Sports Concussions: the evidence base for evaluation and management of concussions


We are becoming increasingly aware of sports concussions and the link between concussions and brain injuries. The retired NFL players who have come forward to speak about the long-term effects of the multiple concussions they experienced in the game have helped to shed light on the issues as have the unfortunate deaths by suicide of players like Junior Seau and Dave Dursen. The research into the long-term, compound effects of multiple concussions also has identified the clinical course of a chronic disease known as Chronic Traumatic Encephalopathy or CTE with significant cognitive, psychological and emotional components.

Recently, the American Academy of Neurology published a summary article regarding the evaluation and management of sports concussions in the journal, Neurology. This article identifies the process of identifying individuals who have experienced concussion, establishes guidelines for managing the injury and discusses the risk for additional concussions as well as identifies the individuals who are at-risk for developing  neurobehavioral problems. There are sound practice guidelines in this article that are valuable to the clinician working with individuals with concussions.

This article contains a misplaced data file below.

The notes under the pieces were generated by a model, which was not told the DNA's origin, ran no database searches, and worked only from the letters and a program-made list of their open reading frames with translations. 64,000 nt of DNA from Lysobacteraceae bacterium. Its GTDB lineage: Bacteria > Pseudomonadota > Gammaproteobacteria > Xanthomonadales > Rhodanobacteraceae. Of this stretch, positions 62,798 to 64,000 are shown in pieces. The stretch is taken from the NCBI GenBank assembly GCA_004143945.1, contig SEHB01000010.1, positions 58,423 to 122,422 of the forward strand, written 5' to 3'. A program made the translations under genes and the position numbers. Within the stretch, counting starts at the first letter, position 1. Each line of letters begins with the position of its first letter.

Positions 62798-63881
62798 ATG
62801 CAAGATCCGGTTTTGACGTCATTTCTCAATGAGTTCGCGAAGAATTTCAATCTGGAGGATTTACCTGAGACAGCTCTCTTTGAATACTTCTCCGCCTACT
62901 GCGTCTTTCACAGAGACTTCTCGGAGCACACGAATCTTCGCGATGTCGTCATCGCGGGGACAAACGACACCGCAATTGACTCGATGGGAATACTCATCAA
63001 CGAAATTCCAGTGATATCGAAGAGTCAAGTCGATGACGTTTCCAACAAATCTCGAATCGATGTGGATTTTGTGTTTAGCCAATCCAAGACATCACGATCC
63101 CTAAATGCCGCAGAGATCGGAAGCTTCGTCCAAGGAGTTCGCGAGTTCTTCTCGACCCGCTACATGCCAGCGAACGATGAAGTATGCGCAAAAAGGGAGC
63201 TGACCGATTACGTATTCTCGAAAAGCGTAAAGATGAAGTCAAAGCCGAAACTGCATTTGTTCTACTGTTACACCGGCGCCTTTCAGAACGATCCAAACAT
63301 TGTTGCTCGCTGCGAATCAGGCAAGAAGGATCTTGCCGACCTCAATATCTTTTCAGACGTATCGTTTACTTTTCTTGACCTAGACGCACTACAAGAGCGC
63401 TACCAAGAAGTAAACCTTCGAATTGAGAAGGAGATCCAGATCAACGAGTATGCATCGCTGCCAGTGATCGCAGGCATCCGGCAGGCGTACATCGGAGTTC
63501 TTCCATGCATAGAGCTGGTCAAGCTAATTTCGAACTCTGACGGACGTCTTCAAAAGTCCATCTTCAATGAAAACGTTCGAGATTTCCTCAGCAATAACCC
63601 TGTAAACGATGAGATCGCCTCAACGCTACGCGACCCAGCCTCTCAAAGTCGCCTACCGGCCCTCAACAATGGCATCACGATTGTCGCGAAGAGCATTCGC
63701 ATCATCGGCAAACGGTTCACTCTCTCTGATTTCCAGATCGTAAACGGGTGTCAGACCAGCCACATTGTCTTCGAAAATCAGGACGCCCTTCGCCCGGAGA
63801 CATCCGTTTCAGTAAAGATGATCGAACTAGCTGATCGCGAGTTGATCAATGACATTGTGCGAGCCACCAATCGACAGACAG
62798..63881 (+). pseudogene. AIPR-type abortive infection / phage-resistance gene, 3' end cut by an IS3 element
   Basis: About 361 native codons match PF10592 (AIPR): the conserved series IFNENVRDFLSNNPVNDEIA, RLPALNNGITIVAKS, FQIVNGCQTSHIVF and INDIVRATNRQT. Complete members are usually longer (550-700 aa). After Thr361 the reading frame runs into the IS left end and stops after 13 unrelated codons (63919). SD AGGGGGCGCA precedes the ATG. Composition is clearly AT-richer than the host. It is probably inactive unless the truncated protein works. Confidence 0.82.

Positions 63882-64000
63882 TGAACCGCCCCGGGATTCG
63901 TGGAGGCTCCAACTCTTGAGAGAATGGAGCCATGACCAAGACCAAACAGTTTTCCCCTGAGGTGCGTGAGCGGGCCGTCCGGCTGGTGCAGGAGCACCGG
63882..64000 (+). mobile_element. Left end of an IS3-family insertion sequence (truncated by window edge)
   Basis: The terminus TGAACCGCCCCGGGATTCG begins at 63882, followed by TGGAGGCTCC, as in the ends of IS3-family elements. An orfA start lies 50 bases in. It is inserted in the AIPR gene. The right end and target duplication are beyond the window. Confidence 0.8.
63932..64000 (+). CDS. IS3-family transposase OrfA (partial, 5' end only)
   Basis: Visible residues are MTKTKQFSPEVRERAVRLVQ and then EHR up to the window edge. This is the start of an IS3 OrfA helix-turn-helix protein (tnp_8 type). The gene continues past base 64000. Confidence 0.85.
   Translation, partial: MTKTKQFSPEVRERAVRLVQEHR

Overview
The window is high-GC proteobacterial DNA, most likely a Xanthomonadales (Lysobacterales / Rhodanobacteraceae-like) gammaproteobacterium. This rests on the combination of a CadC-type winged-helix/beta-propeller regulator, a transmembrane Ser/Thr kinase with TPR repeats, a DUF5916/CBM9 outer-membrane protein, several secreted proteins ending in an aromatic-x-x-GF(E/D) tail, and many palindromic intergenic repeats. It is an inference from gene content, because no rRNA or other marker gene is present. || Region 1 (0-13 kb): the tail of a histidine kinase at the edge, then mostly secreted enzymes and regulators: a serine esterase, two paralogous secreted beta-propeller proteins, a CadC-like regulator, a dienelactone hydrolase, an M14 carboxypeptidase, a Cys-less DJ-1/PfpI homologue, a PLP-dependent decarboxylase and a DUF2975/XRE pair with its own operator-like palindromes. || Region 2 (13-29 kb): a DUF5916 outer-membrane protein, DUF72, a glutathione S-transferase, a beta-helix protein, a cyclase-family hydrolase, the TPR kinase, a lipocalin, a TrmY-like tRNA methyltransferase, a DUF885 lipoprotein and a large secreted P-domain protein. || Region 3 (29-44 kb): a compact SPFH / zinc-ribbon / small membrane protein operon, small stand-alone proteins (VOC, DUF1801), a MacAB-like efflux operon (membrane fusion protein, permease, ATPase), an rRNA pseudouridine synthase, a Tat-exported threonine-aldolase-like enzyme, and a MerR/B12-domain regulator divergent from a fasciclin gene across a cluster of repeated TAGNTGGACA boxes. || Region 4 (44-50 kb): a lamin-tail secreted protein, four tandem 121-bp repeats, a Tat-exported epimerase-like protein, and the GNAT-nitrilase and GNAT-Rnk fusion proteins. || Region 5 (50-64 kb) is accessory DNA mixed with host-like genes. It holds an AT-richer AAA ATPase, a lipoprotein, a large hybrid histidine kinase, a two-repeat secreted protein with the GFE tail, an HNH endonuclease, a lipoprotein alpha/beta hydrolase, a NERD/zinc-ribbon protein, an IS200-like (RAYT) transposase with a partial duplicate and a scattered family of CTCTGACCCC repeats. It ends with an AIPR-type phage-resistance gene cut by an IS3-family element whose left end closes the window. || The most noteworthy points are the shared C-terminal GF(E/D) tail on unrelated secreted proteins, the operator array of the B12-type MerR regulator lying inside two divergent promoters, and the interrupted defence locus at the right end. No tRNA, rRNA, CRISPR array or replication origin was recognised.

Click here to read the pre-publication version of the article in Neurology.

About Rolf Gainer Ph.D.

Dr. Rolf Gainer is the founder of the Neurologic Rehabilitation Institute at Brookhaven Hospital in Tulsa, Oklahoma as well as the Neurological Rehabilitation Institute of Ontario, in Toronto, Canada. Dr. Gainer is a psychologist with more than twenty-five years of experience in the treatment and rehabilitation of individuals with brain injuries and a dual diagnosis. Dr. Gainer has designed and operated innovative rehabilitation programs in the United States and Canada for individuals who have been regarded as difficult to serve. He is currently involved in conducting two outcome studies related to the long-term issues faced by individuals with brain injuries and a dual diagnosis. He has presented papers throughout the United States and Canada in many professional conferences and educational forums.

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